Laptops are compact enough to carry with you, yet versatile enough to run demanding applications. It’s the best tool for doing serious work or play at whether you’re at home, on the road or in a college classroom. While standalone tablets and smartphones are always popular, most people realize that everything from typing a research paper to crunching video to gaming works better on a laptop. So what type of laptop should you get? We put together a laptop buying guide to help you out.
There’s a wide variety of sizes, features and prices, which makes choosing the best laptop a challenge. That’s why you need to figure out what your needs are.
These are the most important things to consider when choosing a new laptop. For a lot more detail, see the sections below.
- 12.5 to 14-inch screens offer the best balance between usability and portability. Larger screens are fine if you don’t travel much and smaller models are great for kids.
- If you’re spending over #200,000 for a new laptop, shoot for these minimum specs:
- Core i5 CPU
- 1920 x 1080 screen
- 8GB of RAM
- SSD Storage instead of a hard drive.
- 8+ hours of battery life is ideal if you plan to take your laptop anywhere at all.
- Consider a 2-in-1 laptop (either a bendback or detachable) if you want to use your laptop as a tablet. If not, a standard clamshell notebook may be a better choice.
- Chromebooks are good for kids and students and their functionality is expanding rapidly. Windows laptops and MacBooks both offer plenty of functionality; which platform you prefer is a matter of personal taste.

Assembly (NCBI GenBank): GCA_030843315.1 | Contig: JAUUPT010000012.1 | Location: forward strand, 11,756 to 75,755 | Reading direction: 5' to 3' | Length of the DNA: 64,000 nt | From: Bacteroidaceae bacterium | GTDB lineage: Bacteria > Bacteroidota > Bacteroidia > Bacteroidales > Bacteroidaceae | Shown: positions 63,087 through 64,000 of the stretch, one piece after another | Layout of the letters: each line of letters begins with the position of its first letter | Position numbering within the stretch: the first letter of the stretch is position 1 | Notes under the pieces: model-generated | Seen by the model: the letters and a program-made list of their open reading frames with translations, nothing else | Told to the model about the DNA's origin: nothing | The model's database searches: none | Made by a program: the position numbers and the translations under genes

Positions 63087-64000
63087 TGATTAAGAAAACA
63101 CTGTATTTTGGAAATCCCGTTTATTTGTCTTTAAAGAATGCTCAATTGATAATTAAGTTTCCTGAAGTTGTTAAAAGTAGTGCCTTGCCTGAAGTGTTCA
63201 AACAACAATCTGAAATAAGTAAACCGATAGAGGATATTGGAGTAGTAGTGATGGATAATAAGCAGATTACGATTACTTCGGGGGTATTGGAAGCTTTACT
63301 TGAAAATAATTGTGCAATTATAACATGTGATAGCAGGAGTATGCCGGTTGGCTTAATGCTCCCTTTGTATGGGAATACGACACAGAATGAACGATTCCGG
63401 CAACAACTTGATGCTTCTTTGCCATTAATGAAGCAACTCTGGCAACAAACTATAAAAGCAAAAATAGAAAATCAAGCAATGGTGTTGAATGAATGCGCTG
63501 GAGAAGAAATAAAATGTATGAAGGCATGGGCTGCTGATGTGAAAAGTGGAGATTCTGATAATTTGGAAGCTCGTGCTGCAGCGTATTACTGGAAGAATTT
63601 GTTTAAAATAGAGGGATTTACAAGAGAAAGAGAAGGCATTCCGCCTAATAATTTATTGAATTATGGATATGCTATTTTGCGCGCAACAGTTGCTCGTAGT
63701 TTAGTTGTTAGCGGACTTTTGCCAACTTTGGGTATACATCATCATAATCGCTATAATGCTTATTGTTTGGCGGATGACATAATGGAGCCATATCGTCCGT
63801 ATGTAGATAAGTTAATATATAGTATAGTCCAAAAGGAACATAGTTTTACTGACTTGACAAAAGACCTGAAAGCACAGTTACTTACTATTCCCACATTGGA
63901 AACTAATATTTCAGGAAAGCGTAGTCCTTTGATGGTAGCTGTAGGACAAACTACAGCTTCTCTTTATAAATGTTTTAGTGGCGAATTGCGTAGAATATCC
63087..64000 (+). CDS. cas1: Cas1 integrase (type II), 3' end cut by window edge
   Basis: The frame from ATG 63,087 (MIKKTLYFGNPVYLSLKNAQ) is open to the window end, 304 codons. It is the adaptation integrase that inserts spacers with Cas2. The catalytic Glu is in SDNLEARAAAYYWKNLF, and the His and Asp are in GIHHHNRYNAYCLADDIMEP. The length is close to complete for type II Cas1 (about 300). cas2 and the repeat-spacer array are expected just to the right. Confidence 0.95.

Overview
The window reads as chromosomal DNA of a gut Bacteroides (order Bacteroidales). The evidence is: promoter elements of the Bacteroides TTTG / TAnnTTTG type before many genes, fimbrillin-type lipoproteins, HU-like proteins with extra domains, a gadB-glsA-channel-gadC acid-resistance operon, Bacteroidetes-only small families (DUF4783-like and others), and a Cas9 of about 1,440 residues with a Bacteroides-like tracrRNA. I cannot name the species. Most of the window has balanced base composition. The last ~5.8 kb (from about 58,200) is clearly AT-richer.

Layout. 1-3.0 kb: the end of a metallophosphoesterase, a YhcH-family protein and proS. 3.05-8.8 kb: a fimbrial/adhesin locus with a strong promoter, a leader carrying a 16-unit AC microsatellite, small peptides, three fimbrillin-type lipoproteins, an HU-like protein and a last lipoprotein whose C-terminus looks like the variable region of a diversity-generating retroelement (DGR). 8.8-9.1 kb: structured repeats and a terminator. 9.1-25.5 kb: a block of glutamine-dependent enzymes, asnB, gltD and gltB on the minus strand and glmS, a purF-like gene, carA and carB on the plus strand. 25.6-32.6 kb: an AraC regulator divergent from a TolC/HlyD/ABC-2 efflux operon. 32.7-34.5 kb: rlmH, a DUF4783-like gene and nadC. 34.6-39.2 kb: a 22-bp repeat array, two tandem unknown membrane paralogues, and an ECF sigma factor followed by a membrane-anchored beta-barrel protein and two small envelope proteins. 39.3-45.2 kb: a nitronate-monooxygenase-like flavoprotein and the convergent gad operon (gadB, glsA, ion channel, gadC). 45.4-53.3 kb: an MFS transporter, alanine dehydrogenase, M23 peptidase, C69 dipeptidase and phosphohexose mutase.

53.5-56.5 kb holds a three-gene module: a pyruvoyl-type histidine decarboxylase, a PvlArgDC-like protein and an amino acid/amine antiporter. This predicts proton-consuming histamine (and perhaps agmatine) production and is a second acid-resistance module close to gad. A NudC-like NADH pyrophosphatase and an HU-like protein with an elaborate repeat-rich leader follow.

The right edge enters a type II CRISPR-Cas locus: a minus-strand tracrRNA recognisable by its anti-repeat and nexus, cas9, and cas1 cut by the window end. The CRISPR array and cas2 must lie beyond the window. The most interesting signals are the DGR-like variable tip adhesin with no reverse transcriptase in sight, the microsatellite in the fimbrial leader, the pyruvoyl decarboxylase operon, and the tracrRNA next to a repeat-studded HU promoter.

1. Pick a Platform: Mac, Windows or Chrome OS?
This is not an easy question to answer, especially if you’re not familiar with both Macs and PCs. But this quick overview of each platform’s strengths and weaknesses should help.
Most laptops come with one of three operating systems: Windows, Chrome OS or MacOS (for MacBooks only). Choosing the right one is a personal preference, but here’s a quick summary of what each offers.
The most flexible operating system, Windows, runs on more laptop models than Chrome OS or Mac OS X. Windows 10, the latest version of Microsoft’s flagship operating system, provides a number of improvements over Windows 7 and 8, including the ability to switch between tablet and desktop modes, a revamped Start menu with live tiles and the powerful Cortana digital assistant. Since its launch in July 2015, Windows 10 has also added a host of improvements, including the ability to use follow-up questions with Cortana, search your email using natural language and use your stylus to scribble almost anywhere. Windows 10 laptops are great for students, researchers and business users, and they’re the only machines gamers should consider.
Apple macOS High Sierra (to be replaced by Catalina)
All MacBooks come with Apple’s latest desktop operating system, macOS Mojave. Overall, the operating system offers similar functionality to Windows 10, but with a different take on the interface that substitutes an apps dock at the bottom of the screen for Microsoft’s Start menu and taskbar. Instead of the Cortana digital assistant, Mac users get Siri. They can also perform transactions with Apple Pay, take calls or texts from their phones and unlock their laptops with an Apple Watch. However, macOS isn’t made for touch, because no MacBook comes with a touch screen. When the upcoming macOS Catalina operating system arrives this fall it will bring iPad apps over to Mac, as well as secondary display support for iPads and new accessibility features.